Proposition. Let $G$ be a connected non-compact Lie group that is a semisimple Lie group and $$U: G \ni g \mapsto U_g \in B(H)$$ ($B(H)$ being the set of bounded operators $A:H \to H$) a continuous unitary representation over the finite-dimensional Hilbert space $H$. The following facts hold. (a) $U$ cannot be faithful. (b) If $G$ is a simple group or, ...


9

Well, the point is not continuity of the representation (if continuity is referred to the representation, see the final comment), but a related deeper fact concerning the group itself (though some vague argument based on continuity also of the representation is recurrent in the literature). One has also to remember that (Wigner's theorem) symmetries are ...


9

The Stone's theorem proves the following. Consider a group of unitary operators $(U(t))_{t\in\mathbb{R}}$ acting on a Hilbert space $\mathscr{H}$ (i.e. satisfying $U(t+s)=U(t)U(s)$, in more mathematical terms this is a unitary representation of the abelian group $\mathbb{R}$ on $\mathscr{H}$). If in addition such group is strongly continuous, namely is such ...


9

I must admit, I'm not the most qualified person to answer here. If you place the burning letter into a sealed box (a closed system) and allow the system to carry itself to its final state, with a perfect model of the physics involved, you can trace the end state back to its original state if you know the properties of the end state perfectly because the ...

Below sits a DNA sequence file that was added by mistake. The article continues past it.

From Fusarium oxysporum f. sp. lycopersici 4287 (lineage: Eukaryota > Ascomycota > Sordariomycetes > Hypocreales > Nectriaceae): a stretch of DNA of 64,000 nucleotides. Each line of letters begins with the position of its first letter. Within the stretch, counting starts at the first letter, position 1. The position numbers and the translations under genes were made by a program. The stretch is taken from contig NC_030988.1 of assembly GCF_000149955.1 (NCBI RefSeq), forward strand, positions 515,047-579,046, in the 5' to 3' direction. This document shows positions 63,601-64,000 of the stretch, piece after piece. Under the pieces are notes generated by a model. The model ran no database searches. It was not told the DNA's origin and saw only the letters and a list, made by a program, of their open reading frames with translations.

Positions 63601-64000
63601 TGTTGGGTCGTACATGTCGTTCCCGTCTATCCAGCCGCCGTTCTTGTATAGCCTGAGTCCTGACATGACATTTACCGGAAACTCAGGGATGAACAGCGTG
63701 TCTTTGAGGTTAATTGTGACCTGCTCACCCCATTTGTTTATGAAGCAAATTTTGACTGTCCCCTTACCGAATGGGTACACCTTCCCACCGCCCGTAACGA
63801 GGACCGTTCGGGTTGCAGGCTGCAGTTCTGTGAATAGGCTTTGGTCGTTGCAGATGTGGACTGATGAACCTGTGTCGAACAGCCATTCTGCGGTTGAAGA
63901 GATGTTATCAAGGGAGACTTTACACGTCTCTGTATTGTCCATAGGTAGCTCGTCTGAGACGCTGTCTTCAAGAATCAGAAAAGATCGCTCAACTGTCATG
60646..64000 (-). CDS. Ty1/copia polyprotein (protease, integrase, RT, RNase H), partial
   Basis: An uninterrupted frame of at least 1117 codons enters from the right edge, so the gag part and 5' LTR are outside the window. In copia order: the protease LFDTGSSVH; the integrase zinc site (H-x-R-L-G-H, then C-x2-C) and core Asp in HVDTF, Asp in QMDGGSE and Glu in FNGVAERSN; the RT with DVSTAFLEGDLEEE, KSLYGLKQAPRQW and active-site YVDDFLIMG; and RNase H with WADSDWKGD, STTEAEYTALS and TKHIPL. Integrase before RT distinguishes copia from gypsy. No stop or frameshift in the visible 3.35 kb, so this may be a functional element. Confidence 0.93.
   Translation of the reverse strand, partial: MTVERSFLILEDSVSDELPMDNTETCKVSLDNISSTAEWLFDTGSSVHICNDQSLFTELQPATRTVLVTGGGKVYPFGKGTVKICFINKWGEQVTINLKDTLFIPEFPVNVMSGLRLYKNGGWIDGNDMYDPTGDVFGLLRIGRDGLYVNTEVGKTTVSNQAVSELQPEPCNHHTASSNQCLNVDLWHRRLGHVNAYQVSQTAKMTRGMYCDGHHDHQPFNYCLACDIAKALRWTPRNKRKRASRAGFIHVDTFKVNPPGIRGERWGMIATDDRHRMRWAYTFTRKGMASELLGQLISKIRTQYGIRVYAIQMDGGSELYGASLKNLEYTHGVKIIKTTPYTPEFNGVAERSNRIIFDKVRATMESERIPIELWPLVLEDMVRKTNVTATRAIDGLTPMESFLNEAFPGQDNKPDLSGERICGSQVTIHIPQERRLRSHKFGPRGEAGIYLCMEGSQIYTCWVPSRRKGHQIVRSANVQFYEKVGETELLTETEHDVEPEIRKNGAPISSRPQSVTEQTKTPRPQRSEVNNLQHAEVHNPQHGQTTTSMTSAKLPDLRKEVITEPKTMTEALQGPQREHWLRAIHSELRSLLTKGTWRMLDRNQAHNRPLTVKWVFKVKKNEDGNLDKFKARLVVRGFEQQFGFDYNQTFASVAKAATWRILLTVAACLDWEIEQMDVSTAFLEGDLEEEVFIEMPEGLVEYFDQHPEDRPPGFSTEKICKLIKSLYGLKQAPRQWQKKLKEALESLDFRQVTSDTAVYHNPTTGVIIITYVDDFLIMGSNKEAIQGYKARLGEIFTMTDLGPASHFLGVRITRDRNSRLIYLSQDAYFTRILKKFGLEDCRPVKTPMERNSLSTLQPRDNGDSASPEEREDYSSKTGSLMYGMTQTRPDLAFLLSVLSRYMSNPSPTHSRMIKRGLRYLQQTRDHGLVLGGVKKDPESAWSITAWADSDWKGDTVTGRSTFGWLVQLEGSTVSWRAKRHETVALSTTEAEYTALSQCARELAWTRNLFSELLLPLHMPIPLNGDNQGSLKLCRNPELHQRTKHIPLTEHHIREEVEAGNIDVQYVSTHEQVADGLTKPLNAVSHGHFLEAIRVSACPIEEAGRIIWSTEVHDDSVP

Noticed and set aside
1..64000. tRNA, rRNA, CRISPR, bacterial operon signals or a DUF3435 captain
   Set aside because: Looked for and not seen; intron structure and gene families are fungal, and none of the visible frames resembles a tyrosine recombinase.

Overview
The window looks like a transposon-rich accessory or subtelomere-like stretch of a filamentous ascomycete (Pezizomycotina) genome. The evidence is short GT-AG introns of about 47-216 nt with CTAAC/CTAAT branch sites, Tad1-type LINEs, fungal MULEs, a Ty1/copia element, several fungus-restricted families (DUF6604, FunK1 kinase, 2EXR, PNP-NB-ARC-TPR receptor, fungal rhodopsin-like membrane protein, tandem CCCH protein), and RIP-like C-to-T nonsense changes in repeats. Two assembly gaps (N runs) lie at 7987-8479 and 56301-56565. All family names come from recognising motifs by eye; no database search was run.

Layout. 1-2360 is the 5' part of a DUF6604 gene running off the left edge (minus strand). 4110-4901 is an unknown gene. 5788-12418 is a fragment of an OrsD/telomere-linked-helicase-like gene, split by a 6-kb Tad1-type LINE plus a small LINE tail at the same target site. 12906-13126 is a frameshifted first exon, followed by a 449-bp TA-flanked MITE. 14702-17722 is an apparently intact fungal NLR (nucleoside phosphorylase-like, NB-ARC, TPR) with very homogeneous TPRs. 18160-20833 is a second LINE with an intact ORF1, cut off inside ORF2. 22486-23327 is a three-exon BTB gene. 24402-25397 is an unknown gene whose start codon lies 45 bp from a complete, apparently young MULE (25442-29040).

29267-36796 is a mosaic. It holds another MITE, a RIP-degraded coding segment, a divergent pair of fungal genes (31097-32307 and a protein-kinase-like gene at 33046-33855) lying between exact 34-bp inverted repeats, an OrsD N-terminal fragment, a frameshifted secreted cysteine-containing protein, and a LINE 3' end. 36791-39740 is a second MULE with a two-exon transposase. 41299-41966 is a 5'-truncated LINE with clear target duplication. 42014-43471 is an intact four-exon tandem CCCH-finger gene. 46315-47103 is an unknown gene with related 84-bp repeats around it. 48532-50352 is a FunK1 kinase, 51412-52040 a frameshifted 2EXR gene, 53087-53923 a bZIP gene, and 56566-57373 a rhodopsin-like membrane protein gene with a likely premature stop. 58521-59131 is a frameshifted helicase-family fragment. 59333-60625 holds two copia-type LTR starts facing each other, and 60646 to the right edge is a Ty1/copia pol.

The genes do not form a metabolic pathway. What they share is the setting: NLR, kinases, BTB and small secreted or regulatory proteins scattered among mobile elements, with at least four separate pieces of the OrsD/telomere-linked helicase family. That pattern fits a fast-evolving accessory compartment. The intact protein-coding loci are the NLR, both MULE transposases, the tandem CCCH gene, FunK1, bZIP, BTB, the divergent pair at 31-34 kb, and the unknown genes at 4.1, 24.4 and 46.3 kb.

9

Every representation $(D,V)$ of a finite group $G$ is equivalent to a unitary representation. It is often termed as Weyl's unitary trick. This works by simply redefining your inner product by averaging over on the space $V$. This smoothening trick works precisely because of finite number of elements and invariance of sum of finite elements (i.e. $\sum_{g \in ...


8

$S^{-1}=S^*$ is just the condition for unitarity. It is usually written as $S^*S=1$ (together with invertibility) and means that $\psi^*\psi$ doesn't change when $\psi$ is replaced by $S\psi$: $(S\psi)^*(S\psi)=\psi^*S^*S\psi=\psi^*\psi$ Therefore probability is conserved, a must for a good scattering matrix. In general, unitarity of the S-matrix is a ...